where is the Kullback-Leibler information number between H(j)Aand H(j)0. Equality in (4.4) is attained by the likelihood ratio test (LRT) that rejects H(j)0 for large values of statistic


making this test Bahadur asymptotically optimal (Bahadur, 1967, part II). Since our minimax problem is solved by an equalizer, and since the decision on each test is determined by comparing p-values p(j) with marginal significance levels αj, this suggests to choose the error spending αj with log( αj) proportional to K(j)A In other words, the Bonferroni procedure for multiple testing that is based on log-likelihood ratio statistics (4.5) for each marginal test, with error spending


cα being the unique solution is asymptotically optimal in Bahadur sense, and it controls the Type I familywise error rate at level α [30-35]. Similarly, the Type II error spending with cβ solving controls FWERII.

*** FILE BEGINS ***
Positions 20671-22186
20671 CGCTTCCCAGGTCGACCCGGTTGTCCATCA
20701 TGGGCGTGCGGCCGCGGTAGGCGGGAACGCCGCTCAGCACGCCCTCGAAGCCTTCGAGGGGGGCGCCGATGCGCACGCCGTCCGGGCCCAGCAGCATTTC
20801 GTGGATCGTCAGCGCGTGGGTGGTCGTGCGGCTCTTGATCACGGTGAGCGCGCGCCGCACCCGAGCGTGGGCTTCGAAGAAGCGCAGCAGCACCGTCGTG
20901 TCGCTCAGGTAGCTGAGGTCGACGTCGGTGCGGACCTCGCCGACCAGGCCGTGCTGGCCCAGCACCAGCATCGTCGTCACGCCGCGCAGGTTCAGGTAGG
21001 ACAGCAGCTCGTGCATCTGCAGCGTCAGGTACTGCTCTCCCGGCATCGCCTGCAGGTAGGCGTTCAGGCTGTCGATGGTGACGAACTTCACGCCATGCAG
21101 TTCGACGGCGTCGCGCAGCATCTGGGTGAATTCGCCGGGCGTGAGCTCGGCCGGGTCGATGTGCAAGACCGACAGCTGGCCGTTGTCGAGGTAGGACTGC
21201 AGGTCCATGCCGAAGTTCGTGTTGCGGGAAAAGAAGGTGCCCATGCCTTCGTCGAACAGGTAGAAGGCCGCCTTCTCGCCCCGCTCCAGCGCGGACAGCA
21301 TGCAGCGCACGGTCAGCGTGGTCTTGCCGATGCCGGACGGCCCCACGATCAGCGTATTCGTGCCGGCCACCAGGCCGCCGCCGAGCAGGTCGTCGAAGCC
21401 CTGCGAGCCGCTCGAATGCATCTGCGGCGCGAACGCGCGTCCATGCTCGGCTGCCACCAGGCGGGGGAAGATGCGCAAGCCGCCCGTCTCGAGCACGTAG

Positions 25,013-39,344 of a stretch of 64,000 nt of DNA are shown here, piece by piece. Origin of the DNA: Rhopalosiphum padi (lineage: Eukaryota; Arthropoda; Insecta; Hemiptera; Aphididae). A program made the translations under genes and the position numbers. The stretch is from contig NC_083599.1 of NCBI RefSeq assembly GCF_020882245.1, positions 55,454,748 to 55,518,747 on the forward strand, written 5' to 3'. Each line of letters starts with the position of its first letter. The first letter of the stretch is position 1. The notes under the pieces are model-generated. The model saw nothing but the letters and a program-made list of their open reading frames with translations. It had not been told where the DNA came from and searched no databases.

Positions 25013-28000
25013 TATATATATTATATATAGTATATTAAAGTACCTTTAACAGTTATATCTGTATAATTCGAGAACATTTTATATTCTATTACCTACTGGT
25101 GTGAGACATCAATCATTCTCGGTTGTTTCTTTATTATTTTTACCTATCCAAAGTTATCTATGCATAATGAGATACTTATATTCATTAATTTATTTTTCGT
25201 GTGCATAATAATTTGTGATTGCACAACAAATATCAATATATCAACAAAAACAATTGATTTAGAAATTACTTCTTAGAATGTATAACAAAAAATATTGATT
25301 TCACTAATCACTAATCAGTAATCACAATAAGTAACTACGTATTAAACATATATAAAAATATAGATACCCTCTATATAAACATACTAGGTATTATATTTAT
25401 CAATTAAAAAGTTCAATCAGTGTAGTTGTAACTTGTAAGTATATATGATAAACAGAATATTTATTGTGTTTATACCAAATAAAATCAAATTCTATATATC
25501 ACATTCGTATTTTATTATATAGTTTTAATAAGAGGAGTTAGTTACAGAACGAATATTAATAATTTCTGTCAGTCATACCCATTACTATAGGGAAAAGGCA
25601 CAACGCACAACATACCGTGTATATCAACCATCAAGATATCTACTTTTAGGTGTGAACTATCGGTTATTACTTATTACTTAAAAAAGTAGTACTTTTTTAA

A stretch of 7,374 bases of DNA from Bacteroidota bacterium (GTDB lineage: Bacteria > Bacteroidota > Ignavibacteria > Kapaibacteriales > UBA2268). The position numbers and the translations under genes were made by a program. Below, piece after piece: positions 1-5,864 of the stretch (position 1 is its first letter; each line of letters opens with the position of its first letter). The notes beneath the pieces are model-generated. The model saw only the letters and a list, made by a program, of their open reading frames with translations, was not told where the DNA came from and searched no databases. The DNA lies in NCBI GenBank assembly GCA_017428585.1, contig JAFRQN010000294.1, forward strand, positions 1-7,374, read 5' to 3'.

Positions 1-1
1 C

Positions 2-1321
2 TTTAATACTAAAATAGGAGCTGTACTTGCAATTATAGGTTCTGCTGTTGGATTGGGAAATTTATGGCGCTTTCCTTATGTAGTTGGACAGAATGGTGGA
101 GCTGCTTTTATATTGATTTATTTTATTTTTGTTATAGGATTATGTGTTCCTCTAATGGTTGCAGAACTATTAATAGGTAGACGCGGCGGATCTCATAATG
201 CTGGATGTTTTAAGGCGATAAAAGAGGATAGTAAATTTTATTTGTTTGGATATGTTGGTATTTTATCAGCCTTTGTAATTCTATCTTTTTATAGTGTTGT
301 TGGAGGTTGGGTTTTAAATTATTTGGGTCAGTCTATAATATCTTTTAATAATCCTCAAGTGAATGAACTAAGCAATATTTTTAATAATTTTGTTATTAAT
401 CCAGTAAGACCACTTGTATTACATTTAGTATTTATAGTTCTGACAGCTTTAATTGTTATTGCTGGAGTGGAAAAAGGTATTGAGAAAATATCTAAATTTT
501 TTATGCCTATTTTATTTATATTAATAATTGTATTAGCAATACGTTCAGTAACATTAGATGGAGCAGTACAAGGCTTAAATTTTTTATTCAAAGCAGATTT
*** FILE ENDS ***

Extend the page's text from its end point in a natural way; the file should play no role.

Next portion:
If a sample is sufficiently large, the multiple testing procedurewith the introduced α - and β -spending controls both familywise error rates simultaneously. To see this, we notice that in order to control the probability of Type I error, each marginal LRT rejects the corresponding null hypothesis H(j)0 if .

By Chebyshev’s inequality,


as n → ∞ for any hence aj(n ) → −∞ .


henceaj( n) ≤ bj(n) for sufficiently large n, which implies that FWERI ≤α and FWERII ≤ β

Generalized Holm method

Instead of comparing marginal p-values p(j) with αj, Σαj =α Holm [23] (1979) proposed to compare the ordered p-values


against α levels that are generally larger, with the sum Σαj >α Choosing larger α -levels increases the power of tests, or, given the same power, they require a smaller sample. Then, the null hypotheses H(j)0 corresponding to the ordered p-values are arranged in the same order, and are rejected, where . These rejected hypotheses correspond to m most significant p-values.

This multiple testing procedure controls FWERI ≤α [15] (Holm, 1979).

Holm’s method does not account for different levels of difficulty of tested hypotheses. However, it can be generalized to allow optimal solutions similar to (4.6) in the following way [36-41].

Let us order the Kullback Leibler information numbers under the null hypotheses under the alternatives H(j)A. Then, let ak be the unique solution of the equation